The Bio-Retention Pond The Mona Center also features a bio-retention pond to help students learn about the environment and nature. Inspired by the hands-on schoolwork brought on by the bio-retention pond, Lauren Hawkins '19 decided to use her Girl Scout project as a way to help the environment and BMHS. She said that she noticed a lack of pollinators, in this case bees, and wanted to do something about it. After careful planning and an outpouring of donor support, Bishop McNamara High School is proud to announce that the first phase of our Faith. Family. Future! Campaign is officially completed! On September 14th we held the formal Dedication Ceremony for our new Andy Mona '82 Student Center. The Center features a completely remodeled kitchen and dining space with booth seating where students gather socially, discuss schoolwork and projects, and share reflections with one another. It also features a new patio with expert landscaping designed and installed by The Sharper Cut, Inc., which is owned by Bill Banford '97 and Justin Banford '01, who have been among the School’s most loyal supporters. The Sharper Cut has done some incredible work for BMHS, such as the Terrell Edelen '14 Memorial Garden, which has helped us earn Beautification Awards from Prince George’s County for improving the landscape of our local area and providing reflective, peaceful spaces for congregation. On the day of the Dedication, Bishop McNamara High School had an early start as students, faculty and staff filled the Andy Mona '82 Student Center to welcome Molette Green from NBC4 Washington. Molette did a live story on the Dedication Ceremony that we held later in the morning, and shared information about the new Student Center live on air. His Eminence Donald Cardinal Wuerl arrived on campus shortly before our 8:30 a.m. Dedication Mass. After conducting Mass, His Eminence performed a special blessing over the Stations of the Cross donated by local and alumni artists, and assisted President/CEO Dr. Marco Clark '85 in performing the ribbon cutting to kickoff the official Dedication Ceremony. Cardinal Wuerl blessed the Student Center, and gave a speech full of kind words and encouragement for the coming school year and the future of Bishop McNamara. Other guest speakers for the event included BMHS Principal Dr. Nigel Traylor, Mr. Vincent "Cap" Mona, father of Andy Mona '82 for whom the Center is named, Andy Mona II, son of Andy Mona '82, Senate President Thomas V. Mike Miller, Jr., and previous BMHS President Heather Gossart. Bishop McNamara High School would like to thank everyone in attendance of this wonderful event, and to everyone who donated their time, talent and treasure to help bring the first phase of our Faith. Family. Future! Capital Campaign to a successful finish. This would not have been possible without you!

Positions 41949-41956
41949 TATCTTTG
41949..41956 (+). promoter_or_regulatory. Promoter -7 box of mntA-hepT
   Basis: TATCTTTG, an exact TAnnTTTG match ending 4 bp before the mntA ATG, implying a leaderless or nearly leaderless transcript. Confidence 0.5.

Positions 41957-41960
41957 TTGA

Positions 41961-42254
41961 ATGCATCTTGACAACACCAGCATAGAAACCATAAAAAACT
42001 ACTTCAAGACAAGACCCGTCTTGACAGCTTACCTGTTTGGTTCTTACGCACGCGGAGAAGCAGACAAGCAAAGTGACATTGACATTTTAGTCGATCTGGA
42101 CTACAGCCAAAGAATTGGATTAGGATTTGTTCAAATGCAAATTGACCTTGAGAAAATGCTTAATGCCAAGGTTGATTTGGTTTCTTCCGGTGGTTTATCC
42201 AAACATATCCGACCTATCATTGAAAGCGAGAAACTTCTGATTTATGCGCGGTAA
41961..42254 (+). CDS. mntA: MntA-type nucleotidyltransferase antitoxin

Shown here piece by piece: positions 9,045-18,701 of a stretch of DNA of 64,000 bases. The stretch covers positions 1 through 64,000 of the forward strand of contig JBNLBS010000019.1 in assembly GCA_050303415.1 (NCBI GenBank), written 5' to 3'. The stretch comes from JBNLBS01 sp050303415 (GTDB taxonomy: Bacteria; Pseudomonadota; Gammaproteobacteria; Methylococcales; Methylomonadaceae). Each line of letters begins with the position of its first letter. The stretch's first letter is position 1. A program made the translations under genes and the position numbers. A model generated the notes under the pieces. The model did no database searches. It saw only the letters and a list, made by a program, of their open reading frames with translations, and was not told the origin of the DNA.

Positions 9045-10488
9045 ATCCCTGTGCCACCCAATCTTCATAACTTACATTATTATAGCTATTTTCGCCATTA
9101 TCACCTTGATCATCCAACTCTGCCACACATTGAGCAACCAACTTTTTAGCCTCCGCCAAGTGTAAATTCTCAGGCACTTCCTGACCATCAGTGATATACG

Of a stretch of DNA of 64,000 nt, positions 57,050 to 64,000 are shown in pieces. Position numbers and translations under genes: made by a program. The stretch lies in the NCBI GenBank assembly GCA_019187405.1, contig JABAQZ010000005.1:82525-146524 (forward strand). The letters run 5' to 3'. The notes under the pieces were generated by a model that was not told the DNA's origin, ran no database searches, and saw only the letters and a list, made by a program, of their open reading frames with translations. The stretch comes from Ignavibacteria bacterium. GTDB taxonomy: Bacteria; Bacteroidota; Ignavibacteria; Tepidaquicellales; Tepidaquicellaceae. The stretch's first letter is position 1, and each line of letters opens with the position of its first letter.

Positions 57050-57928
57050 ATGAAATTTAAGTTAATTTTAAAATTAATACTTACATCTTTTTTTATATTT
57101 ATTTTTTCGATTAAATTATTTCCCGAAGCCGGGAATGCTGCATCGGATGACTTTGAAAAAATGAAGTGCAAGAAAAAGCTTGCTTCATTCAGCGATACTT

“Bees are very important, and so are native plants, so to find something that put them together seemed like a good idea,” Lauren said. “I plan to take the area across from the Memorial Garden and use it to plant native plants and have small bird paths and nesting areas.” Lauren calls her project a “pollinator’s playground.” She specified that using plants native to this area, such as milkweed, for her project was integral for the environment’s well-being. Bees have an immense impact on the environment and the food we eat; to lose them would have disastrous repercussions. “Lauren’s pollinator project will increase student awareness of the role of pollinators and the importance of native plants,” said BMHS Science Teacher Jan Steeger. “Because we have a campus in an urban area, we need to promote natural areas as best we can.” Jan said that the project will help students learn more about the plants and insects that make up the native environment, and plans to use it for future lessons upon completion. When Lauren graduates next year, she hopes that her project will continue to be cared for by the science and ecology club at BMHS, so that generations of students who come long after her will still learn about the importance of pollinators. The Andy Mona '82 Student Center hasn’t even been open a year, and already we have held several events in it, and have seen a dramatic increase in the pride students have for the School along with their increased interest in hands-on activities and lessons. We look forward to seeing how the Student Center continues to influence the Bishop McNamara way of life. Dedicated to Andy Mona '82, who passed away after battling cancer, the Student Center has a particular wall that depicts Andy’s life story and the impact that the Mona family has made on Bishop McNamara High School. Both the Mona Family and BMHS thank everyone who donated to the Andy Mona '82 Student Center and everyone who has supported this incredible endeavor.